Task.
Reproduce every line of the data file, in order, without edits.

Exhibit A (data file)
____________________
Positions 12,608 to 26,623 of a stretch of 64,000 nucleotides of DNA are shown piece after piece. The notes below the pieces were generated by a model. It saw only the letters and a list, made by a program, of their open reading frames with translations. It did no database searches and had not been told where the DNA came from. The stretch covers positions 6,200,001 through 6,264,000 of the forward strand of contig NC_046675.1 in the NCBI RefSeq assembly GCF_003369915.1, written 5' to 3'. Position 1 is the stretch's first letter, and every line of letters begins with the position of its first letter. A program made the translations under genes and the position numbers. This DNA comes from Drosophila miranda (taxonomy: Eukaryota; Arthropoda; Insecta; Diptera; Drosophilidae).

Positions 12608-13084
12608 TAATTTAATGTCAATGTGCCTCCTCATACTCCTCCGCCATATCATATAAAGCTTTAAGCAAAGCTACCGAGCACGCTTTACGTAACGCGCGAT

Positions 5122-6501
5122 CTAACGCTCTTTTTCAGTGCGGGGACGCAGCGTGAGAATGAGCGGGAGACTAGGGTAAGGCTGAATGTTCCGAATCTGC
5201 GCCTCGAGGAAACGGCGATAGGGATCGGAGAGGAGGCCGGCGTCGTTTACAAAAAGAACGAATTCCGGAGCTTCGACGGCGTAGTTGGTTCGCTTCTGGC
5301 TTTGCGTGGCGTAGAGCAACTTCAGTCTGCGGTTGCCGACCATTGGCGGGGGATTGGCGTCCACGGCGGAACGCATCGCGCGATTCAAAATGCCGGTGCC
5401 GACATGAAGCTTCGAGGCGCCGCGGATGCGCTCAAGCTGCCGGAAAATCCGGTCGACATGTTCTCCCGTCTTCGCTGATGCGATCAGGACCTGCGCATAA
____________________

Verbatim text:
Positions 12,608 to 26,623 of a stretch of 64,000 nucleotides of DNA are shown piece after piece. The notes below the pieces were generated by a model. It saw only the letters and a list, made by a program, of their open reading frames with translations. It did no database searches and had not been told where the DNA came from. The stretch covers positions 6,200,001 through 6,264,000 of the forward strand of contig NC_046675.1 in the NCBI RefSeq assembly GCF_003369915.1, written 5' to 3'. Position 1 is the stretch's first letter, and every line of letters begins with the position of its first letter. A program made the translations under genes and the position numbers. This DNA comes from Drosophila miranda (taxonomy: Eukaryota; Arthropoda; Insecta; Diptera; Drosophilidae).

Positions 12608-13084
12608 TAATTTAATGTCAATGTGCCTCCTCATACTCCTCCGCCATATCATATAAAGCTTTAAGCAAAGCTACCGAGCACGCTTTACGTAACGCGCGAT

Positions 5122-6501
5122 CTAACGCTCTTTTTCAGTGCGGGGACGCAGCGTGAGAATGAGCGGGAGACTAGGGTAAGGCTGAATGTTCCGAATCTGC
5201 GCCTCGAGGAAACGGCGATAGGGATCGGAGAGGAGGCCGGCGTCGTTTACAAAAAGAACGAATTCCGGAGCTTCGACGGCGTAGTTGGTTCGCTTCTGGC
5301 TTTGCGTGGCGTAGAGCAACTTCAGTCTGCGGTTGCCGACCATTGGCGGGGGATTGGCGTCCACGGCGGAACGCATCGCGCGATTCAAAATGCCGGTGCC
5401 GACATGAAGCTTCGAGGCGCCGCGGATGCGCTCAAGCTGCCGGAAAATCCGGTCGACATGTTCTCCCGTCTTCGCTGATGCGATCAGGACCTGCGCATAA